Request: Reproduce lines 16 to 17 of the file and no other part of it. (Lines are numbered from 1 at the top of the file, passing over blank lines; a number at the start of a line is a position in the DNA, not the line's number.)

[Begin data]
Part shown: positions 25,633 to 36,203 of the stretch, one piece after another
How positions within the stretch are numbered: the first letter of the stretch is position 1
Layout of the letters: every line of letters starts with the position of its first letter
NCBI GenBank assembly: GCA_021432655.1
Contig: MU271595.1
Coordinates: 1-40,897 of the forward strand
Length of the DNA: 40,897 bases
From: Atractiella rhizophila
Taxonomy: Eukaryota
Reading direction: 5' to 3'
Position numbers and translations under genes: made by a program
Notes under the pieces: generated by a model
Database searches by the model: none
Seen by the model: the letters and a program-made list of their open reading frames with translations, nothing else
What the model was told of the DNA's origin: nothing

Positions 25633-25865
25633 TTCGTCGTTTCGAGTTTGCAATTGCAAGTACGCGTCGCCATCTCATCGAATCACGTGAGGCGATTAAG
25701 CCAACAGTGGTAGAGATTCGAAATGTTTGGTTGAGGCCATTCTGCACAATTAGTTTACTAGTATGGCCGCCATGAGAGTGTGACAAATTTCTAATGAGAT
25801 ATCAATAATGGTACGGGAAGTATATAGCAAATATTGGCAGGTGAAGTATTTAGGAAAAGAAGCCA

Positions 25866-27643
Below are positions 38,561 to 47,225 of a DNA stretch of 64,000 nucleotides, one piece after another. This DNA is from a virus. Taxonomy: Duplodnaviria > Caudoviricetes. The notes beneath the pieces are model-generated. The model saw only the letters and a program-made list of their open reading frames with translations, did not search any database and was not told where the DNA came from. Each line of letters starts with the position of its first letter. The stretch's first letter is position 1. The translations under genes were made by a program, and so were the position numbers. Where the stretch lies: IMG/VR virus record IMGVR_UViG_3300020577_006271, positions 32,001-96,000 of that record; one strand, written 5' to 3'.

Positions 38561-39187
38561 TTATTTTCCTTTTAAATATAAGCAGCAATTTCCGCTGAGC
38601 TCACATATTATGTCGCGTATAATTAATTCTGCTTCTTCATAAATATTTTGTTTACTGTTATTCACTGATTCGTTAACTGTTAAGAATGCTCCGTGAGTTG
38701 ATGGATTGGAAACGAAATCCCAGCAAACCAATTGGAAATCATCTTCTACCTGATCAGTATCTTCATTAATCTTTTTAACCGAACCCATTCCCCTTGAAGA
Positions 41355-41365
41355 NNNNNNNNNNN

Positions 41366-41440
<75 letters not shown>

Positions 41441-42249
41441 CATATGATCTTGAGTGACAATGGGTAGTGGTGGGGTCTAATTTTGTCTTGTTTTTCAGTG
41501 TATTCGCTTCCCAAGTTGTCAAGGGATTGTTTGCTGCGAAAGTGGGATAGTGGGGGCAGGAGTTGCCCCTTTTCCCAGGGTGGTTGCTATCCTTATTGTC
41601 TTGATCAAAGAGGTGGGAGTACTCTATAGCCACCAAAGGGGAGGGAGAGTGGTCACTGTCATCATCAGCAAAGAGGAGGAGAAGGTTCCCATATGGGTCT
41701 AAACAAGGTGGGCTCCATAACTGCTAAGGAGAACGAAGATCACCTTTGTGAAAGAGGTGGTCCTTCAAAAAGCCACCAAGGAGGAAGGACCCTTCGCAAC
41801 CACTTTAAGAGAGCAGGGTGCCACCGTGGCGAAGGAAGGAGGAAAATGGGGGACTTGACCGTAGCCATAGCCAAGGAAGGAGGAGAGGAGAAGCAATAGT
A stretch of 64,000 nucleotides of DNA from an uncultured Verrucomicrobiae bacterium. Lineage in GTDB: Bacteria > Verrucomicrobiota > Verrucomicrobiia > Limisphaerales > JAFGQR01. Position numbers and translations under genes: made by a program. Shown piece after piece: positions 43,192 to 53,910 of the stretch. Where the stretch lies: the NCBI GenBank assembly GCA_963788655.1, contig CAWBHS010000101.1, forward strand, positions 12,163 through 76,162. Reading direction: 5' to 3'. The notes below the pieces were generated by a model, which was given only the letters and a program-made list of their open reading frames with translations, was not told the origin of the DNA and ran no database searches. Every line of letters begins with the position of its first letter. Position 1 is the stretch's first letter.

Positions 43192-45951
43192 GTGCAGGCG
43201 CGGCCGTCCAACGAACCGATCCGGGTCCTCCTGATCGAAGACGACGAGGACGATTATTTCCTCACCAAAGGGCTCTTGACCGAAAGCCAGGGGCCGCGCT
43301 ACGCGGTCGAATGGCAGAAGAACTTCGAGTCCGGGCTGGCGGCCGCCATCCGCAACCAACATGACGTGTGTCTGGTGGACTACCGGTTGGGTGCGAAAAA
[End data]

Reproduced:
Positions 25633-25865
25633 TTCGTCGTTTCGAGTTTGCAATTGCAAGTACGCGTCGCCATCTCATCGAATCACGTGAGGCGATTAAG